As part of an analysis of the carbon footprint of nuclear power, Keith Barnham notes the footprint of renewables. The british Climate change commission (CCC) has recommended any new power stations should not exceeed 50 gCO2/kWh.
When comparing the carbon footprints of electricity-generating technologies, we need to take into account carbon dioxide emitted in all stages in the life of the generator and its fuel. Such a study is called a life cycle analysis (LCA).
There are other gases such as methane that are more dangerous greenhouse gases than carbon dioxide. The most reliable LCAs take all greenhouse gases into account and present equivalent carbon dioxide emissions.
In a recent paper in Energy Policy, Daniel Nugent and Benjamin Sovacool critically reviewed the published LCAs of renewable electricity generators. All the renewable technologies came in below the 50 gCO2/kWh limit.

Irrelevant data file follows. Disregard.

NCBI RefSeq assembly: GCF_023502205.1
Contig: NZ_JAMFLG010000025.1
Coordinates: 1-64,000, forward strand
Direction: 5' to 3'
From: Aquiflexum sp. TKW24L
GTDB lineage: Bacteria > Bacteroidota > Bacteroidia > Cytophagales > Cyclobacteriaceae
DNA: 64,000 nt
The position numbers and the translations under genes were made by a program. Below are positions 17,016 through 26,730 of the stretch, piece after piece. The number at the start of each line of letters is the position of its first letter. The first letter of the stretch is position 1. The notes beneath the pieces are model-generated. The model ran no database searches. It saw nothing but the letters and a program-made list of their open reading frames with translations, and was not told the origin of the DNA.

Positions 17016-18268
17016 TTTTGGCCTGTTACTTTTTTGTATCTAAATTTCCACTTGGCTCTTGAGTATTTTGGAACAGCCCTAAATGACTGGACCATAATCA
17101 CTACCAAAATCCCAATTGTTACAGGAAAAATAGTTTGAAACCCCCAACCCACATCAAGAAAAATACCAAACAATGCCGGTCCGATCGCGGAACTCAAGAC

The lowest was large-scale hydropower with a carbon footprint one fifth of the CCC limit (10 gCO2/kWh). A close second was biogas electricity from anaerobic digestion (11 gCO2/kWh). The mean figure for wind energy is 34 gCO2/kWh, and solar PV comes in a shade under the 50g limit, at 49.9 gCO2/kWh. Bear in mind that rapidly evolving PV technology means that this last figure is contantly falling.
It’s a lot more difficult to do the calculation for nuclear power, because of the concentration of uranium affects the energy to enrich; the costs of decommissioning (dismantling and waste disposal) are poorly known. Barnham’s article goes into more detail about the wide range of estimates and their assumptions.